Home Staff Members

Duato, Jose

Personal Information:

Position: Main Researcher (Full Professor) Duato, Jose
Email: This e-mail address is being protected from spambots. You need JavaScript enabled to view it
Phone or fax: +34963877007x79705
Location: Valencia

Short Curriculum Vitae

The most significant achievements of José Duato, including transfer of his research results to industry, publication records, service to profession and international collaborations, are summarized below:

  • On his own, he developed several adaptive routing strategies to improve interconnection network performance. These strategies are so efficient and cost-effective that some of them have been implemented in the most powerful supercomputers, including the Cray T3E and Cray Black Widow supercomputers, the Compaq Alpha 21364 microprocessor used in the Alphaserver GS320 supercomputer, and the IBM BlueGene/L supercomputer. These supercomputers were among the most powerful ones when they were launched. In particular, the IBM Blue- Gene/L is the most powerful supercomputer today.
  • He developed, in collaboration with Xyratex (a UK company), a technique called Regional Explicit Congestion Notification (RECN), which is the only truly scalable congestion management technique for lossless networks to date. This result has been protected with two joint patents and RECN is currently being incorporated into the most important standard for future communication systems: Advanced Switching Interconnect.
  • He has collaborated with the IBM Zurich Research Laboratory (the only IBM research laboratory in Europe) since year 2001 until their Communications Department was closed. The main outcome of this collaboration are four joint patents with IBM (Xmorph, RXS, BFC, and AFC). Also, he and José Flich developed the In-Transit Buffer (ITB) routing technique. Myricom (a USA company) has included support for ITBs in its popular Myrinet network by means of a special ITB packet type.
  • He is the first author of a 500-page book published in the USA, which has become the most popular book on interconnection networks. Also, he has authored or co-authored more than 340 publications, including book chapters and papers in journals and conference proceedings. He advised or co-advised 22 PhD students.
  • He served as Associate Editor of IEEE Transactions on Computers, the oldest and most prestigious journal in the area of computers in history (55 year old). He also served as Associate Editor of IEEE Transactions on Parallel and Distributed Systems, the second most prestigious journal in the area of parallel computers, being the first European researcher who served in this capacity. Also, he is the only Spanish researcher that served as associate editor of both of these journals.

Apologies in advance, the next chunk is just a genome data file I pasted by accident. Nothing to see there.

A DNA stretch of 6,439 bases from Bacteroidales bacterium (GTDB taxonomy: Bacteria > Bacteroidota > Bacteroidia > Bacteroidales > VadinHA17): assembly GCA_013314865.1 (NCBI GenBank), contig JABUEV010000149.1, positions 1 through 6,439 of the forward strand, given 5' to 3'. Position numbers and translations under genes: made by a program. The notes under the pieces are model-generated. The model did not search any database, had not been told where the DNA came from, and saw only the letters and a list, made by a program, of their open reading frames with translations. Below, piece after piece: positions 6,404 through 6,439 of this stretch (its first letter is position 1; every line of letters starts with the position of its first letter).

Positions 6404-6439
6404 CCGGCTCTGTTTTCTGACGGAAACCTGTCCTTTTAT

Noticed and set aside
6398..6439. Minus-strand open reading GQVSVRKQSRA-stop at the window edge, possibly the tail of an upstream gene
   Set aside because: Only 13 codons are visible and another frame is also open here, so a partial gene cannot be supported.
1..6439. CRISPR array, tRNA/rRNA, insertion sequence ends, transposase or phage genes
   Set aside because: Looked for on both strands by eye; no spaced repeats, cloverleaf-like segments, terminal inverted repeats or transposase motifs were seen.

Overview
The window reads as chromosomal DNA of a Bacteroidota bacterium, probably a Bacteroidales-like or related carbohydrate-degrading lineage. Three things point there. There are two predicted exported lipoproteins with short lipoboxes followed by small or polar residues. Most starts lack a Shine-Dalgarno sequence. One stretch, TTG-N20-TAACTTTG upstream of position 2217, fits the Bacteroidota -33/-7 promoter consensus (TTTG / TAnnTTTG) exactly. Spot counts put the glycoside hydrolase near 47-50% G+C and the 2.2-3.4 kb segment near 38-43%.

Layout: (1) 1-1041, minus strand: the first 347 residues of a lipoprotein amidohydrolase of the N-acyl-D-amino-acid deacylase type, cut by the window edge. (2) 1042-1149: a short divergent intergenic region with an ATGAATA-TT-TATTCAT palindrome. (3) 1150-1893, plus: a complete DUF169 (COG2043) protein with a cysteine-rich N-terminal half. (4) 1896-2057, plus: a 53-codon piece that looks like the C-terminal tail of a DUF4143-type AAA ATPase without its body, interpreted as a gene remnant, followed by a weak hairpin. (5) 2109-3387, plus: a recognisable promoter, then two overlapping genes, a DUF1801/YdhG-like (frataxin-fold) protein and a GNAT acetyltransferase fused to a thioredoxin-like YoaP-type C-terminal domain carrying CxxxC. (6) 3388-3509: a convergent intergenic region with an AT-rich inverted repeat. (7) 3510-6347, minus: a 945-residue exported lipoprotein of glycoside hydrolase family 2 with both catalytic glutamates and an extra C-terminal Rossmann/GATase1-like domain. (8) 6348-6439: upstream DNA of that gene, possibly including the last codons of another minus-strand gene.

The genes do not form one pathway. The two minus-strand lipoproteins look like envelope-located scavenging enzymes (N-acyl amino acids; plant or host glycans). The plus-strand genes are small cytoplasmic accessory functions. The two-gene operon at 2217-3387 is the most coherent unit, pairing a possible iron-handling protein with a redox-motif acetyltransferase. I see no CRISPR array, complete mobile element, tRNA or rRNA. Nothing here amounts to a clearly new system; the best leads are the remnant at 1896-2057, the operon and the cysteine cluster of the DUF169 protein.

• He was the General Co-Chair for the 2001 International Conference on Parallel Processing and played a vital role in bringing this prestigious conference to Valencia, being the first time that it was held in Europe. This is the oldest conference in the area of parallel computers (at that time it was in its 30th year). He served as the Program Chair (Chair of the Scientific Program Committee) of the 2004 International Symposium on High Performance Computer Architecture. This is one of the two most relevant international conferences in the broad area of computer architecture. Also, he served as Program Co-Chair of the 2005 International Conference on Parallel Processing, and as Steering Committee Member, Program Co-Chair, Program Vice-Chair or Program Committee Member in more than 55 international conferences and workshops, including the most prestigious ones in the area of parallel computers: ISCA, HPCA, ICS, ICPP, IPPS/SPDP, IPDPS, HiPC, and Euro-Par.
  • He collaborated with several researchers from foreign countries, including some of the most prestigious professors in the area of interconnection networks (Lionel M. Ni, Sudhakar Yalamanchili, Chita Das, Timothy M. Pinkston, Dhabaleswar K. Panda, and Anand Sivasubramaniam, all of them currently serving or having served as associate editors of one or both of the two most prestigious journals in the area of computers). In particular, he co-authored 51 papers with researchers from six USA Universities, a USA national laboratory, and two USA companies, and 22 additional papers with researchers from five European and Asian Universities, and a European company. He also filed a joint patent with a Norwegian and a U.S. researchers.
  • He was invited to present keynote speeches in several international conferences (eight) as well as invited talks in several universities and national laboratories in the USA (nine), Europe (two) and Asia (one), including University of Illinois at Urbana-Champaign, University of Southern California, Georgia Institute of Technology, Ohio State University, Michigan State University, Pennsylvania State University, and Los Alamos National Laboratory. He was also invited to present talks at the research laboratories of some leading computer companies (IBM, Compaq, Sun Microsystems, Intel). Also, he was invited to participate in panel sessions in several international conferences and workshops (eight).
  • He was invited to send recommendation letters to support the promotion of several Professors in the USA to Associate Professor and Full Professor, as well as award nominations. He also served on the PhD dissertation committee of several doctoral candidates at various universities in the USA, Canada and Europe.